Liquid and Solid Meal Replacement Products Differentially Affect Postprandial Appetite and Food Intake in Older Adults


      Liquid and solid foods are documented to elicit differential appetitive and food intake responses. This study was designed to assess the influences of liquid vs solid meal replacement products on postprandial appetite ratings and subsequent food intake in healthy older adults. This study used a randomized and crossover design with two 1-day trials (1 week between trials), and 24 adults (12 men and 12 women) aged 50 to 80 years with body mass index (calculated as kg/m2) between 22 and 30 participated. After an overnight fast, the subjects consumed meal replacement products as either a beverage (liquid) or a bar (solid). The meal replacement products provided 25% of each subject's daily estimated energy needs with comparable macronutrient compositions. Subjects rated their appetite on a 100 mm quasilogarithmic visual analog scale before and 15, 30, 45, 60, 90, 120, and 150 minutes after consuming the meal replacement product. At minute 120, each subject consumed cooked oatmeal ad libitum to a “comfortable level of fullness.” Postprandial composite (area under the curve from minute 15 to minute 120) hunger was higher (P=0.04) for the liquid vs solid meal replacement products and desire to eat (P=0.15), preoccupation with thoughts of food (P=0.07), and fullness (P=0.25) did not differ for the liquid vs solid meal replacement products. On average, the subjects consumed 13.4% more oatmeal after the liquid vs solid (P=0.006) meal replacement product. These results indicate that meal replacement products in liquid and solid form do not elicit comparable appetitive and ingestive behavior responses and that meal replacement products in liquid form blunt the postprandial decline in hunger and increase subsequent food intake in older adults.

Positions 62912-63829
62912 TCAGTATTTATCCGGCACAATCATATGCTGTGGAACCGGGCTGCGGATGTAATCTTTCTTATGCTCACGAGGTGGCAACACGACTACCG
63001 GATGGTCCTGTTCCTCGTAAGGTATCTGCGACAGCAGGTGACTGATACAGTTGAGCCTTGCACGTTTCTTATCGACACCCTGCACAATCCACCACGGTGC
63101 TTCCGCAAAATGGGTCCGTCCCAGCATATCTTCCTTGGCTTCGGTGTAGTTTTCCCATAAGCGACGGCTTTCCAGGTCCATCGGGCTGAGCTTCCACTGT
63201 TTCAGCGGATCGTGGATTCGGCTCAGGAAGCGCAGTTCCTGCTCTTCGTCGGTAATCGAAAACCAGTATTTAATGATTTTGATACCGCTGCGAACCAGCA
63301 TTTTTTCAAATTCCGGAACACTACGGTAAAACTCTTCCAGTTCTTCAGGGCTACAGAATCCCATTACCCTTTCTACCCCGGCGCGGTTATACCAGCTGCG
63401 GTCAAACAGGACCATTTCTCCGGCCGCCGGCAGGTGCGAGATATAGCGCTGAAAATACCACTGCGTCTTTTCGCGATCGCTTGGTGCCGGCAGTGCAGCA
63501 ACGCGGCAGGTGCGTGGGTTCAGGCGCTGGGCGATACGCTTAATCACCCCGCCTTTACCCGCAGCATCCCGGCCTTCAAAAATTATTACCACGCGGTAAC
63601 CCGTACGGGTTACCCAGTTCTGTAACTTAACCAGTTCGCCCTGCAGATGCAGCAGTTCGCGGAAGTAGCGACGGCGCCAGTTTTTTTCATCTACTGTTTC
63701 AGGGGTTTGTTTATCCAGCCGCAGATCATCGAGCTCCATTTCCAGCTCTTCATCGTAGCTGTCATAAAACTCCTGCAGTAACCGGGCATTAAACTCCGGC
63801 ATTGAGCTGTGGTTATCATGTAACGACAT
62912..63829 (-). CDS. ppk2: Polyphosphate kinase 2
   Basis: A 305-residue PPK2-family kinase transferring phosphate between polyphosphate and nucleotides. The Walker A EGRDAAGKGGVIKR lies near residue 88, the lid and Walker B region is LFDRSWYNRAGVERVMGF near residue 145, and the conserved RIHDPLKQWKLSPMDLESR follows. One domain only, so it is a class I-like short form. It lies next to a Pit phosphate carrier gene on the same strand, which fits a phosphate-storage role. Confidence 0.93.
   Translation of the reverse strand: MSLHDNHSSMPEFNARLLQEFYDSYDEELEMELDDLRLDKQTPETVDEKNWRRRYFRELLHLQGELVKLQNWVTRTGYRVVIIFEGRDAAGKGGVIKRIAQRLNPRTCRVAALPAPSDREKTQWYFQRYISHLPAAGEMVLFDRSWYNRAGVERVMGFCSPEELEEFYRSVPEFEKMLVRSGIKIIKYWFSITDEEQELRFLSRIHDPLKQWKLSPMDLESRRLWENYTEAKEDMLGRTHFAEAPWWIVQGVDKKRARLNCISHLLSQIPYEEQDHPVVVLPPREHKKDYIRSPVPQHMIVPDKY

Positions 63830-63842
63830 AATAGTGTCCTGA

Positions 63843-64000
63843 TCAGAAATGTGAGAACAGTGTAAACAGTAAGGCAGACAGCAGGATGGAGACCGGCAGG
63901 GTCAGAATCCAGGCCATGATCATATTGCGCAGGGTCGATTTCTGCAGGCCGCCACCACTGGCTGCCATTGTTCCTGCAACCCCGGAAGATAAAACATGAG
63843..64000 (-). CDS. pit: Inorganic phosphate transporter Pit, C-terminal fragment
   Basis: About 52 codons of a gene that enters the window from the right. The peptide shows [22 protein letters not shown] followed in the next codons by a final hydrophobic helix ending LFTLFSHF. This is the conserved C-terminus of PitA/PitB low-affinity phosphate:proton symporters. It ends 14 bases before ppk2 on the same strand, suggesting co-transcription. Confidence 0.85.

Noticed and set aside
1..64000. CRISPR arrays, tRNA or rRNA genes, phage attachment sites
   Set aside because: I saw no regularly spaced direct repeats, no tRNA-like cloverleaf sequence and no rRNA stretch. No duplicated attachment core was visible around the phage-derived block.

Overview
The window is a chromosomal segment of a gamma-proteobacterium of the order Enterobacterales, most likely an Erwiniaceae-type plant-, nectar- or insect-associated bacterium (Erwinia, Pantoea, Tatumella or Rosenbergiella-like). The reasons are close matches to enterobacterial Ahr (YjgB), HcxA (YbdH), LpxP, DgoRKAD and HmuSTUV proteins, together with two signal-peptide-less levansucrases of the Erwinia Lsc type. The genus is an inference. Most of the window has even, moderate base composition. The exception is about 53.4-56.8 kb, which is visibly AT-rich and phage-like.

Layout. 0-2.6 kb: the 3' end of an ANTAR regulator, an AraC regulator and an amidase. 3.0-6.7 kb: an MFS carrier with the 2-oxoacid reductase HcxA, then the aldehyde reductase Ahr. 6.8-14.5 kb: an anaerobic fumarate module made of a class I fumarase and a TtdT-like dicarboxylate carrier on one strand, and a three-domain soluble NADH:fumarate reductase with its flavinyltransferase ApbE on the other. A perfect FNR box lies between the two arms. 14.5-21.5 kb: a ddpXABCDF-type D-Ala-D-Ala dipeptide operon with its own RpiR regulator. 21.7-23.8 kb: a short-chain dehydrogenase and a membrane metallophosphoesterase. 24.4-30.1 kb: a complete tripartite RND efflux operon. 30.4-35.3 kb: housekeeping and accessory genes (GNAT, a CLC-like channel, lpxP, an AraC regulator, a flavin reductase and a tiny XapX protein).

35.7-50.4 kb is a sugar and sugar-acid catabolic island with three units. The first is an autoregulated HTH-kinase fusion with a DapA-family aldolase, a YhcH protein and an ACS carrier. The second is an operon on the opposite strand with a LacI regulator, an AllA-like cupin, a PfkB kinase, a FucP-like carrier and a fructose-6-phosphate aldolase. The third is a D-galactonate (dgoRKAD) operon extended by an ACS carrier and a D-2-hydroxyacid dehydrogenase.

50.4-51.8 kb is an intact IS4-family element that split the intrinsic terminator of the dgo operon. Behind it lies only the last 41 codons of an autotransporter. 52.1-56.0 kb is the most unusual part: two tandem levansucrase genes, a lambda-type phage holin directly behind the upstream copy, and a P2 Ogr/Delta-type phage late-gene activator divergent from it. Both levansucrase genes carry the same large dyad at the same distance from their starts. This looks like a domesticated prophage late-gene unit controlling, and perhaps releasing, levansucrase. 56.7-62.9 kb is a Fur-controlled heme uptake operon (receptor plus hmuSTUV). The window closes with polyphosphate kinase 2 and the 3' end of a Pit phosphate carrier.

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      A. J. Stull is a postdoctoral fellow, Pennington Biomedical Research Center, Baton Rouge, LA.


      J. W. Apolzan is a doctoral student and graduate research assistant, and W. W. Campbell is a professor, Department of Foods and Nutrition, the Center on Aging and the Life Course, and the Ingestive Behavior Research Center, Purdue University, West Lafayette, IN.


      A. E. Thalacker-Mercer is a postdoctoral fellow at the University of Alabama at Birmingham.


      H. B. Iglay is a postdoctoral fellow, Department of Nutrition and Food Science, Wayne State University, Detroit, MI.